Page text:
Despite Myriad Warnings, Laptop Losses Keep Coming

Carl Weinschenk

There is a danger among reporters, bloggers and other commentators to stop covering something as thoroughly as they did before simply because there is nothing terribly new to say.

This is a mistake. The commentary should only lighten up when the problem does. Indeed, it should increase, since obviously the message isn't getting through. Unfortunately -- and a bit unbelievably -- news still is emerging about the loss of laptops packed with sensitive data.

Last week, as reported in InformationWeek and elsewhere, a machine carrying unencrypted Social Security numbers and other personal information on about 800,000 people who applied for employment on the phone or online with the Gap Inc. in the United States and Puerto Rico was stolen from a third-party vendor. Less sensitive data on Canadian applicants also was on the laptop, the story says.

Gap Inc. stores include Old Navy, Banana Republic, The Gap and outlets.

Even now, there are important questions to keep asking. For instance, is this a failure of policy -- don't the companies prevent people from carrying around sensitive data without encryption? -- or are proper policies usually in place? If they are, do the policies have teeth? Or are the policies good and the penalties stringent for not complying -- but for some reason not everybody is paying attention?

Another series of questions concerns the aftermath of a breakdown in security. How serious is the follow-up to these events, in actuality? Laptops without sensitive data must be lost or stolen. Is the entire question revisited when that happens, or does the business sigh a sigh of corporate relief and carry on as before?

We're sure there are other questions. They all boil down to one thing: Is this really being taken seriously?

The Gap is not the only organization still seeking to get its arms around the seemingly simple task of not losing control of laptops loaded with vital information. The Hartford Courant mentions a couple of recent incidents. In the more fully developed description, a computer specialist for the state of Connecticut was attending a family outing on Long Island, N.Y. He had permission to take the laptop, the column says -- but not the 106,000 Social Security Numbers that disappeared when the machine was stolen. Luckily, this story says that six weeks after the theft, apparently nobody has tried to use the data. The columnist also mentions that bank-account numbers were stolen in Ohio. That incident is better described here.

While many articles aimed at IT folks note legal exposure in passing, this column from the In-House Counsel section of Law.com discusses the issue expressly from that point of view. The author offers interesting insight into what happened in May 2006 when a statistician for the Department of Veterans Affairs had a laptop loaded with 26.5 million names and vital information stolen from his home.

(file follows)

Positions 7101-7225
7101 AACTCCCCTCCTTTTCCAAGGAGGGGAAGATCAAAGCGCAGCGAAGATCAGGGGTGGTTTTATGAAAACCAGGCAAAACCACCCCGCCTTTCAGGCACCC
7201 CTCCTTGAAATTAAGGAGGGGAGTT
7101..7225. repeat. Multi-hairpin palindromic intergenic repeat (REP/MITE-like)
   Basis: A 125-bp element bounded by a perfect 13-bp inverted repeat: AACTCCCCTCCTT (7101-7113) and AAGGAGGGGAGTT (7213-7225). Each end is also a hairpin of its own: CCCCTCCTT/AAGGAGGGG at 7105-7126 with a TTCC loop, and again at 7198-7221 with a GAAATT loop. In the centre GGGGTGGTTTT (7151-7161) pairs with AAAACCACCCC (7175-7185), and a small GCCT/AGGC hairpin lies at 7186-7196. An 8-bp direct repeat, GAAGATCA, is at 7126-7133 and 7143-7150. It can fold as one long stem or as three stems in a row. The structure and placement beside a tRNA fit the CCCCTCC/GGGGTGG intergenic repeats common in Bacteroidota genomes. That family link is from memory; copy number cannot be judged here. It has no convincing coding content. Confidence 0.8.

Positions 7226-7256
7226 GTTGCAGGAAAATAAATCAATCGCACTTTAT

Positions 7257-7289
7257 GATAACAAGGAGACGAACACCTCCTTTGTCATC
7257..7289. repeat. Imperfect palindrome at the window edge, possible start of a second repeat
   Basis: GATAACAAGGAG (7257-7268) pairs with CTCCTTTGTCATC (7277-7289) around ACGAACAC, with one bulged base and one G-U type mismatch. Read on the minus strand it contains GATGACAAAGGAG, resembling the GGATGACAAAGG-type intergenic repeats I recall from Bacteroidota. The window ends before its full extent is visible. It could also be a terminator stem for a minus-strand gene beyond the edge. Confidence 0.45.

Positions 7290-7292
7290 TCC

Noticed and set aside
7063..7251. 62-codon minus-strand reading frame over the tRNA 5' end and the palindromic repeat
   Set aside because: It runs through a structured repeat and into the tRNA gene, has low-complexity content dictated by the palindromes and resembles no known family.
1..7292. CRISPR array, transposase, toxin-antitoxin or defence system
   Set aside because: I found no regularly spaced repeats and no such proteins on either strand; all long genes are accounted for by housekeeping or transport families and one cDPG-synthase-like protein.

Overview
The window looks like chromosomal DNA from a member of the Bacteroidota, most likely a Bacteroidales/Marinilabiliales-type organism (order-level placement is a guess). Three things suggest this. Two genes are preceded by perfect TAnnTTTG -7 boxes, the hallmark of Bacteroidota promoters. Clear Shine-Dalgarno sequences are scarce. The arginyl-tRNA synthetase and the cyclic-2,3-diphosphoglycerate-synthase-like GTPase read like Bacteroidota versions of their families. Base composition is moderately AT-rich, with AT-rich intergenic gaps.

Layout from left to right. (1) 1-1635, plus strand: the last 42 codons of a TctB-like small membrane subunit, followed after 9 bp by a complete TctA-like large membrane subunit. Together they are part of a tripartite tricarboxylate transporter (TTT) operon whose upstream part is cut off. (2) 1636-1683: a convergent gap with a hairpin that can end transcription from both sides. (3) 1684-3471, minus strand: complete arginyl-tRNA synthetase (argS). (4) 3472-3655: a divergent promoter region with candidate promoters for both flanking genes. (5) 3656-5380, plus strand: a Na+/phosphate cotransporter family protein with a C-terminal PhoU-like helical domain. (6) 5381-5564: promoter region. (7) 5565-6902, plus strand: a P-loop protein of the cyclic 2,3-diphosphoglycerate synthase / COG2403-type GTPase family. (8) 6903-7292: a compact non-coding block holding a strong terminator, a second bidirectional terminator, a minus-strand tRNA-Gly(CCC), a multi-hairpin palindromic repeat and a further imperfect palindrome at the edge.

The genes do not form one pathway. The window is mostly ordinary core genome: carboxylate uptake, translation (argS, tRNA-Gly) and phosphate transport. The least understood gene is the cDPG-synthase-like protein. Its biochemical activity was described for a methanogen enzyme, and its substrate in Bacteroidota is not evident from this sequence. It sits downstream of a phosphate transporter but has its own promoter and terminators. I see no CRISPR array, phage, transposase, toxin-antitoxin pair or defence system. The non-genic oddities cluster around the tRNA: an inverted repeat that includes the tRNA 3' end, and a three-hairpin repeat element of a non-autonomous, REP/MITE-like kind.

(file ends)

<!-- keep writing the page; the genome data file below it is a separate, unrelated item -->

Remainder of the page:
The details were public, but not well known. Among the more startling facts was that the secretary of the department was not notified for almost two weeks. The writer concludes that the delay was due to the absence of written policies and "a lack of urgency" on the part of supervisors. Even giving the VA the benefit of the doubt -- the loss occurred at the front edge of recent sting of high-profile lost laptops -- the lack of attention is unconscionable. Indeed, it might simply be that the loss of electronic data isn't as real to many people as the loss of diamonds, sports cars or other tangible items.

While most of the preventative measures mentioned in this story are familiar, the fact that losses still are piling up means that people are not listening. They therefore bear repetition. This piece at TheStreet.com, which links to an earlier article exploring the importance of mobile-device security policies, discusses some of the key steps in limiting danger to laptops.

  • This piece of advice is based on common sense: Delete anything of value from the laptop at the earliest opportunity. If vital data isn't on the hard drive, its loss will become more of an annoyance than a crisis. In this case, annoyance is good.
  • Back up the hard drive. This story rightly says that this will replace the lost data. It's important to understand that having a duplicate will tell the organization precisely what has gone missing and, in essence, how much to worry.
  • Encrypt. This step will render any data on a machine all but useless to those without the encryption key.
  • Use passwords and make sure antivirus and other security software are present and up-to-date.
  • Keep your eye on the machine, especially in high-traffic areas such as coffee shops and, as much as possible, when separated from it in airline metal-detection areas.
  • Use cables -- with and without alarms -- to tether a device to something immovable in hotel rooms and other areas in which it is a sitting duck. Another physical security tool is LoJack for Laptops which, like its auto namesake, can help track down laptops that have been pilfered.
  • Consider installing software that will wipe the hard drive clean if told to remotely by the IT department.

PC World also weighs in on how to keep mobile devices -- it looks at the question more broadly than just laptops -- secure. The keys are to secure the data that truly needs to be protected -- and to opt for encryption if in doubt -- to create a formal organizational security policy (the topic to which TheStreet.com writer dedicated an entire story); train employees and make security easy for them to use.

 

It appears that things still are lax. This may be so, or it may be that slow progress indeed is being made. Unfortunately, a few lazy employees can put an entire organization in legal and public relations jeopardy.



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